Retiree at heart of cross border booze run case getting funding help
A man whose drive from New Brunswick to Quebec to buy cheaper beer ended in arrest said Thursday he’s looking forward to airing his constitutional challenge in court next month as a defence crowdfunding campaign gets underway.
In an interview from Tracadie, N.B., Gerard Comeau said he just wants to know whether he has the right to buy his beer in Quebec.
“The Canadian Constitution says you’ve got the right to go buy any Canadian merchandise in any province and bring it from one province to the next,” Comeau said.
“So is it against the law? That’s what we’re trying to find out.”
As part of a sting operation, RCMP arrested Comeau, now 62, in October 2012 when he returned with 12 cases of beer and three bottles of liquor which he bought legally in Pointe-a-laCroix, Que., just across the river from Campbellton. Police seized the booze and charged him with illegally importing alcohol into his home province.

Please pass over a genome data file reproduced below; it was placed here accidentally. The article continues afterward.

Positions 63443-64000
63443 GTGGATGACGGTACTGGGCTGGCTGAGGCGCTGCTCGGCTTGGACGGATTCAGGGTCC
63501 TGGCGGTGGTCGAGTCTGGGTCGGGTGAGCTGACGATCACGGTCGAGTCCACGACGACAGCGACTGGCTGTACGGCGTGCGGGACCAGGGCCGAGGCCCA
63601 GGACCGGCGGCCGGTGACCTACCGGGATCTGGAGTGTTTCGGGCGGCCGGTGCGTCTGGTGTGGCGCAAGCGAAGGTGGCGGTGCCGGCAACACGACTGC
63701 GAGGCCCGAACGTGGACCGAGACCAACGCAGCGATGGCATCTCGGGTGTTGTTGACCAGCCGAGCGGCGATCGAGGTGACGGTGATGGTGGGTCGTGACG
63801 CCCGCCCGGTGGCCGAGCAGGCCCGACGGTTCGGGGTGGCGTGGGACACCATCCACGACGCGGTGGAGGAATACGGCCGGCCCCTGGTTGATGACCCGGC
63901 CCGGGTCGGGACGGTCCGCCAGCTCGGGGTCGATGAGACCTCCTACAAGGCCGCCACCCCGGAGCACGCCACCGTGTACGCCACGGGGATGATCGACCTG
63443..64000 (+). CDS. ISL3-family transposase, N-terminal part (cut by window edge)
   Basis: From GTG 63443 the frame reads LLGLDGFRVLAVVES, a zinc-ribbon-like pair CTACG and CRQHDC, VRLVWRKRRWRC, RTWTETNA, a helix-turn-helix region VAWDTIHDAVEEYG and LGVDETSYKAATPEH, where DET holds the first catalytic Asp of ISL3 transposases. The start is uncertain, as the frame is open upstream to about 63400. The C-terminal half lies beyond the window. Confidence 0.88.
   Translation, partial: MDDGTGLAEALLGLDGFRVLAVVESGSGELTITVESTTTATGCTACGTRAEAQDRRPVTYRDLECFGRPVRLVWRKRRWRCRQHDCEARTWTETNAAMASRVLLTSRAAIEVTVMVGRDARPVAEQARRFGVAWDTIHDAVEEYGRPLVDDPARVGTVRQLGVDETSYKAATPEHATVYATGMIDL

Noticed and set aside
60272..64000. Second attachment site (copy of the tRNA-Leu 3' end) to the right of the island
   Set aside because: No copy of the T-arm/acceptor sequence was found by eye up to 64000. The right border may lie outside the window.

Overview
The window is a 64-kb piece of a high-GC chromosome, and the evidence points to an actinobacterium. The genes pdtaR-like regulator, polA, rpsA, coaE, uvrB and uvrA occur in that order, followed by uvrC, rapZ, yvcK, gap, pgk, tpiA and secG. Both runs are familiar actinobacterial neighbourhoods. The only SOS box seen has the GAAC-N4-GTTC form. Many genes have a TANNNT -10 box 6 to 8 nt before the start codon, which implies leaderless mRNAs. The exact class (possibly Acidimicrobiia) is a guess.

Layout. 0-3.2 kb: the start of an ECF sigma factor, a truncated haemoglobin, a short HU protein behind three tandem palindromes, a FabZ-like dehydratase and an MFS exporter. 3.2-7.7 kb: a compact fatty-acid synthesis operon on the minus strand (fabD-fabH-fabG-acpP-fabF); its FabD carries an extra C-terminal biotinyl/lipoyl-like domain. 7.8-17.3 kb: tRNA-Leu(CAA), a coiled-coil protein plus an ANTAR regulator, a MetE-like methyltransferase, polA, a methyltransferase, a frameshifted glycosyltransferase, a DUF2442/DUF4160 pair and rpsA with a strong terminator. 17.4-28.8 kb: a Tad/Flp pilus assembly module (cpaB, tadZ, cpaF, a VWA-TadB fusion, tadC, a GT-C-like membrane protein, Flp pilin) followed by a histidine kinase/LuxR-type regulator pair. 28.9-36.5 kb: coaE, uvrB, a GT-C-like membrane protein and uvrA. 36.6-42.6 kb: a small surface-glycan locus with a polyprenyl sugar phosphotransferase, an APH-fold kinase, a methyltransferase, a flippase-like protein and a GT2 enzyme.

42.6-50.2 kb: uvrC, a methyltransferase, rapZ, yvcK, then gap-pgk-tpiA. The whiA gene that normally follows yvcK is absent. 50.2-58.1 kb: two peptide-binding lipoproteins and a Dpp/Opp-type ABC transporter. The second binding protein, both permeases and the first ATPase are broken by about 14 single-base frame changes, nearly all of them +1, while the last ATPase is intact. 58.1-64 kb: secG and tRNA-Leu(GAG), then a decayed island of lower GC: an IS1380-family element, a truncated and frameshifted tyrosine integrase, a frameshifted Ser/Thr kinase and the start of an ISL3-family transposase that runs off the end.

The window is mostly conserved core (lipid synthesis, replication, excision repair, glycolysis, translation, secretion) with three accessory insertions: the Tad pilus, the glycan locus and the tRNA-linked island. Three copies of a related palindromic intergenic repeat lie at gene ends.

Cross-border alcohol shopping is a regular thing in the area and the retired power lineman had been making the run two or three times a year into Quebec to score beer — which costs about half the New Brunswick price — and lot- tery tickets.
However, provincial law in New Brunswick — related to federal anti-smuggling efforts implemented at the height of Prohibition — forbids importing more than one bottle of wine or 12 pints of beer — about 19 regular bottles — from any other province. The restrictions, stiffer than importing alcohol from the U.S., carry a $292.50 fine for violators.
Beer is on display inside a store in Drummondville, Que., Thursday. Gerard Comeau, whose drives from New Brunswick to Quebec to buy cheaper beer ended in arrest, is going to court on a constitutional challenge next month.